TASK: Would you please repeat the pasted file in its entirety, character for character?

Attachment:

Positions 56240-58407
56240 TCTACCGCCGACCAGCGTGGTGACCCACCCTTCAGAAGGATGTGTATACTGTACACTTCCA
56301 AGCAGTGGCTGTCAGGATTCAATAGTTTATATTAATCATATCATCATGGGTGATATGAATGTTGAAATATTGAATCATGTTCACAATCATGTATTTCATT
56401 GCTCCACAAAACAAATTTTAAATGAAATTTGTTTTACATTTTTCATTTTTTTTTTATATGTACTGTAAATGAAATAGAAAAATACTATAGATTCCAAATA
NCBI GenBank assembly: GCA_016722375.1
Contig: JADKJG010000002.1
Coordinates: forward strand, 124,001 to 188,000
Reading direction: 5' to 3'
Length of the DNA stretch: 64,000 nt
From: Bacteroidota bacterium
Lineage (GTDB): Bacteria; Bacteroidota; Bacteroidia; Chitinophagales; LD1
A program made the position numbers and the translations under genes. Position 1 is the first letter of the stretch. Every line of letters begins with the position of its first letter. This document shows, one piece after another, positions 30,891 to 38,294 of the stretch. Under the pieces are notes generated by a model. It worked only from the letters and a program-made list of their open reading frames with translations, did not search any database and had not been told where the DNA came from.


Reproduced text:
Positions 56240-58407
56240 TCTACCGCCGACCAGCGTGGTGACCCACCCTTCAGAAGGATGTGTATACTGTACACTTCCA
56301 AGCAGTGGCTGTCAGGATTCAATAGTTTATATTAATCATATCATCATGGGTGATATGAATGTTGAAATATTGAATCATGTTCACAATCATGTATTTCATT
56401 GCTCCACAAAACAAATTTTAAATGAAATTTGTTTTACATTTTTCATTTTTTTTTTATATGTACTGTAAATGAAATAGAAAAATACTATAGATTCCAAATA
NCBI GenBank assembly: GCA_016722375.1
Contig: JADKJG010000002.1
Coordinates: forward strand, 124,001 to 188,000
Reading direction: 5' to 3'
Length of the DNA stretch: 64,000 nt
From: Bacteroidota bacterium
Lineage (GTDB): Bacteria; Bacteroidota; Bacteroidia; Chitinophagales; LD1
A program made the position numbers and the translations under genes. Position 1 is the first letter of the stretch. Every line of letters begins with the position of its first letter. This document shows, one piece after another, positions 30,891 to 38,294 of the stretch. Under the pieces are notes generated by a model. It worked only from the letters and a program-made list of their open reading frames with translations, did not search any database and had not been told where the DNA came from.